How to give up craving my partner’s approval

Jun 19, 2023

QUESTION

Dearest Robina,

I am so oozing with anger at the moment, I feel like the worst Buddhist ever!

Thank you for the latest Zoom teachings – and for making me laugh when you talked about “the husband slurping his coffee.”

I am caught up in an angry patch with my partner at the moment and I am trying my best, but I fear this is not enough.

It was good to hear your teaching today and remind me that anger is best caught at the early stage as a feeling of annoyance.

I have been practicing all day. I feel though, I get pent up when I hold it in. I understand though, over time this will shift.

I cannot help but feel that my partner is a far better master at keeping their mouth shut, in fact, would prefer if we never had to have these difficult chats!

And I feel that it is giving them what they want and again, makes their life easier. This only makes me feel more angry.

Please can you give me some guidance on how I can learn that my partner is not getting away with things?

Thank you for hearing me out.

Lots of love,

Y

ANSWER

I understand, dear Y!

This is all so deep, isn’t it? And the karmic connection with your partner, this particular person, runs pretty deep as well.

What to do? You know all the answers, I think. We all do. It’s just that it’s phenomenally hard to change, that’s all.

This is why I always praise hugely the woman called Sunny whom I mention a lot who was wrongly accused of murdering two policemen in Florida and who spent seventeen years on death row, the first few years in isolation.

She is incredible. She talked about how she knew she could not change a single thing, not a thing, but she knew she could change her mind. She worked so hard, gradually disciplining her mind to give up anger, to learn acceptance, to learn kindness and forgiveness. She wasn’t a Buddhist, she had no particular spiritual path, just, it seems to me, the incredible emotional intelligence to know these things.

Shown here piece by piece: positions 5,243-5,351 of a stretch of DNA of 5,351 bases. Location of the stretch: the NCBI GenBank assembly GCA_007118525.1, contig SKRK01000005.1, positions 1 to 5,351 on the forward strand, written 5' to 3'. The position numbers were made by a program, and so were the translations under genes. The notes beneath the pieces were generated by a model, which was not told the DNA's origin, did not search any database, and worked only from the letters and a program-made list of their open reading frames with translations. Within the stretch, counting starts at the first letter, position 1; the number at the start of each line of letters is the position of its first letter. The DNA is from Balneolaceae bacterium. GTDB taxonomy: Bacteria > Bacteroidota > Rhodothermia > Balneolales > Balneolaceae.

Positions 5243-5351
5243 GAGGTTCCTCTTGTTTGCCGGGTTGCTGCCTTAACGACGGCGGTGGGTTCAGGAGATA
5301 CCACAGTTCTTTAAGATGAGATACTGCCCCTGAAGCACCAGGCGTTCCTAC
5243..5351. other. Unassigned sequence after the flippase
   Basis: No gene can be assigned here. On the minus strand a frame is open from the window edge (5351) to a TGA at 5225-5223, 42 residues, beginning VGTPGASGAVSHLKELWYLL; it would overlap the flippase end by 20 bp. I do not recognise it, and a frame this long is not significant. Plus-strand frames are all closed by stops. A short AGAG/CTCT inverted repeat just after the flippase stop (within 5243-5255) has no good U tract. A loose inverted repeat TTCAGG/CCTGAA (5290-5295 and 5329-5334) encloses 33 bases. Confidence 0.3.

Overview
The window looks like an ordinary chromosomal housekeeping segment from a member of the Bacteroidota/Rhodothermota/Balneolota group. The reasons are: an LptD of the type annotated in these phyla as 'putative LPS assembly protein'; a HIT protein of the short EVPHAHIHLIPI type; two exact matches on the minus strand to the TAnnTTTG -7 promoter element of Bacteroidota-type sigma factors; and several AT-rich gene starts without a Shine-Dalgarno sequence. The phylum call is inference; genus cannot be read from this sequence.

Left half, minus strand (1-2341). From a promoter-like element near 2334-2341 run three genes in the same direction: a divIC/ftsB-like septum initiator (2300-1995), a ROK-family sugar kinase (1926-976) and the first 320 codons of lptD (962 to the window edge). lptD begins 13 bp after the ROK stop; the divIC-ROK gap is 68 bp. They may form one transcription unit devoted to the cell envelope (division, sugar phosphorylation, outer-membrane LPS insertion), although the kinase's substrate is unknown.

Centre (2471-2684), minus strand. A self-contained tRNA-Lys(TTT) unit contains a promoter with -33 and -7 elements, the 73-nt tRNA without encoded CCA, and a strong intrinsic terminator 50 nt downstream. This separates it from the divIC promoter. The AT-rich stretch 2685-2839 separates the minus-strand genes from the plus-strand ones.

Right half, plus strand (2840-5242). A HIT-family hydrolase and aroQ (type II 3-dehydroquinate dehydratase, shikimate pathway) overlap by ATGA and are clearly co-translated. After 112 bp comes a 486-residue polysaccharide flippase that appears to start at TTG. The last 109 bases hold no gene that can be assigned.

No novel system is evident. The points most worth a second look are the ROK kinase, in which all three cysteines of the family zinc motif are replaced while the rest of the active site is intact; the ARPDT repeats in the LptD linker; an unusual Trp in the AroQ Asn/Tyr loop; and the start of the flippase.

And why did she think this way and do this? For her own benefit! She didn’t want to go crazy!

And the way she put it was: she knew she had to learn to take responsibility for her own mind. Of course, we all live our lives obsessing about the person / the event / whatever / out there, justifying ourselves and really not believing we can really change our mind.

And, dear Y, when we can do this, we don’t have any thought about the other side “getting away with” anything – in Sunny’s case, that meant getting away with accusing her of murdering two policemen! No, when we really begin to work on our anger, and our intense underlying attachment to be seen and heard and approved of, it’s got nothing to do with the other people.

She’s an amazing example.

So, dear one, as we’ve often discussed: just keep moving, just keep looking at your mind and doing your best to unpack and unravel all the feelings in there and sorting them out.

And, remember, rejoice in what you have achieved!

Love to you,

Robina

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